Posted on Mar 14, 2022 1:25 p.m.
Planned care and non-emergency services at Gisborne Hospital will be reduced from today, with the number of active Omicron cases in the area reaching 3,070.
There are 262 new cases today, after 377 cases on Saturday and 288 yesterday.
Three people are hospitalized with Covid-19.
“At the national and local levels, our cases are going down. It means our hard work is paying off,” a spokesperson for Hauora Tairawhiti said.
“We may be past our Omicron peak, which means cases will continue to decline, but we must continue to work hard to slow the spread, vaccinate our community and test for symptoms.
“At the hospital, we have even more staff isolating themselves. Starting today, we are reducing planned care and elective procedures to ensure we have enough staff to respond to emergency and acute care.
The measures are due to the increase in Covid-19 cases affecting the availability of frontline staff and the need to maintain capacity for an increase in the number of people requiring Covid-19 related care.
The reduction in services will allow prioritization of urgent cases, such as emergencies, people strongly suspected of cancer and others identified by clinicians as requiring urgent attention.
Hauora Tairāwhiti chief executive Jim Green said the measures would ensure there were enough staff to take care of any urgent care the community might need, while ensuring that planned care services continue as much as possible.
“We know people have been waiting for their procedures to go through and we apologize for the further delay. This is a temporary measure and as soon as the situation normalizes, we will resume normal service and continue our efforts to catch up on the delayed procedures,” he said.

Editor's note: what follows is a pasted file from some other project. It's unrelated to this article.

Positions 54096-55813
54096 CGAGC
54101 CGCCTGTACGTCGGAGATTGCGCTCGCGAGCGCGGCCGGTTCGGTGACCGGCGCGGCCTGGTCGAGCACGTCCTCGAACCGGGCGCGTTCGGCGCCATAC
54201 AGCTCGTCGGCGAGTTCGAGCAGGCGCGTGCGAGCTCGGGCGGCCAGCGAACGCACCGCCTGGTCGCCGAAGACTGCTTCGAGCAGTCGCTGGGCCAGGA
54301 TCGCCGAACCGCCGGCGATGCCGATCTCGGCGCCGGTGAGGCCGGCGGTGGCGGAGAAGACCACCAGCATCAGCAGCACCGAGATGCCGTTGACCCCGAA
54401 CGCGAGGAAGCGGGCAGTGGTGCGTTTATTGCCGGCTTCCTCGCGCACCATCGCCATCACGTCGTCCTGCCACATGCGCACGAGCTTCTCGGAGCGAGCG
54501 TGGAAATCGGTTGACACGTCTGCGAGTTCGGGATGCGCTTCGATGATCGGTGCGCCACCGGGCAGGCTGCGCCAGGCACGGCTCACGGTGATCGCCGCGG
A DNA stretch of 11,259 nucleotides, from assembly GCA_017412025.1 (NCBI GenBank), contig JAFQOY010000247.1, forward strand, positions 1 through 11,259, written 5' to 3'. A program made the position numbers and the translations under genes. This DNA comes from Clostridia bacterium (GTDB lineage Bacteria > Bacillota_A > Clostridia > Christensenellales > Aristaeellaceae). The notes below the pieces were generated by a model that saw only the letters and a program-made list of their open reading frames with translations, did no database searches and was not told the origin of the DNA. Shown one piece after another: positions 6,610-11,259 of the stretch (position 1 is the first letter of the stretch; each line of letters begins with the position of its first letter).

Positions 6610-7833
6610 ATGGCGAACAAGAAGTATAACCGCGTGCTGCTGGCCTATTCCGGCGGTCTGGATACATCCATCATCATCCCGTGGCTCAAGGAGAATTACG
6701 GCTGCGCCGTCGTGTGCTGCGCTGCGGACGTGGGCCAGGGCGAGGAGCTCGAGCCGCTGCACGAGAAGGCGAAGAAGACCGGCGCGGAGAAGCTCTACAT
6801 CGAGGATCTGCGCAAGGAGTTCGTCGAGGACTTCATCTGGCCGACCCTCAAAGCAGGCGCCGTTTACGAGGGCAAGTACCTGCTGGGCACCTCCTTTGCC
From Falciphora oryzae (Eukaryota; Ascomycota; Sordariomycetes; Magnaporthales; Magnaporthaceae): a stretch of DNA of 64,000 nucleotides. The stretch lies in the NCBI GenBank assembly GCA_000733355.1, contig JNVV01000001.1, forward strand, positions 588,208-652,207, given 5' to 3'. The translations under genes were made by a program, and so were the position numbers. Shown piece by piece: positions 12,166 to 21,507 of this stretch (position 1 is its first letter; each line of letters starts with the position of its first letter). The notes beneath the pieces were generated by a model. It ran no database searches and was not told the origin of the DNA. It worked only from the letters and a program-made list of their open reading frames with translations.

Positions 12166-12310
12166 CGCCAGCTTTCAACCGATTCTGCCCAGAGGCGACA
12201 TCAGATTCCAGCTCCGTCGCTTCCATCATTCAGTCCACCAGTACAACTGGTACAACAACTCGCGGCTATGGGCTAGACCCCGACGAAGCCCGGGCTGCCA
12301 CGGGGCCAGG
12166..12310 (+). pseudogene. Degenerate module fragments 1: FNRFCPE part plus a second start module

Most outpatient appointments would continue via video or telephone. Staff would contact anyone whose appointments are changed.
“If you are not contacted, you can assume your meeting is going as planned.”
Whānau Āwhina Plunket is also reducing services.
Viv Edwards, head of central regional operations, said as Omicron cases continued to rise, parents and carers could expect service disruptions as staff felt unwell or had to self-isolate.
“These include temporary clinic and walk-in clinic closures, delayed appointments and longer than usual wait times for PlunketLine.”
Ms Edwards said that as local clinics felt the staff shortages, frontline staff were focusing on caring for pēpi newborns and those most in need of extra support.
“This means that for people with good support networks who are doing well, we may have to cancel appointments, or offer them virtually or over the phone instead,” she said.
“We have a range of tools to assess and support whānau virtually, including online breastfeeding support, our data-free website which addresses many common parenting concerns, and regular updates and useful tips on our Facebook page.
“In addition, our wonderful PlunketLine nurses are available free of charge to all whānau and carers 24/7 on 0800 933 922.”
Anyone with immediate concerns should contact their GP or healthcare provider, or call an ambulance for urgent healthcare needs.
Ms Edwards said many people did not realize that Whānau Āwhina Plunket’s missed appointments due to Covid-19 could not be made up, unless parents were concerned about the health and development of their child or need additional support.
“We can’t go back in time and make up for those missed appointments, which I understand is upsetting for parents.
“We will see tamariki on their next main visit.
“It has been very difficult for parents who have had babies during the pandemic. We have seen an increase in stress and anxiety in our whānau and our families. We know the pandemic has hit people hard, socially and emotionally,” Ms Edwards said.
“Our staff are working incredibly hard to meet the needs of our tamariki, whānau and communities under the most difficult circumstances, and I am grateful to our parents and caregivers for their patience and understanding as we navigate together,” he said. she stated.
Gisborne Hospital. Gisborne Herald file photo by Liam Clayton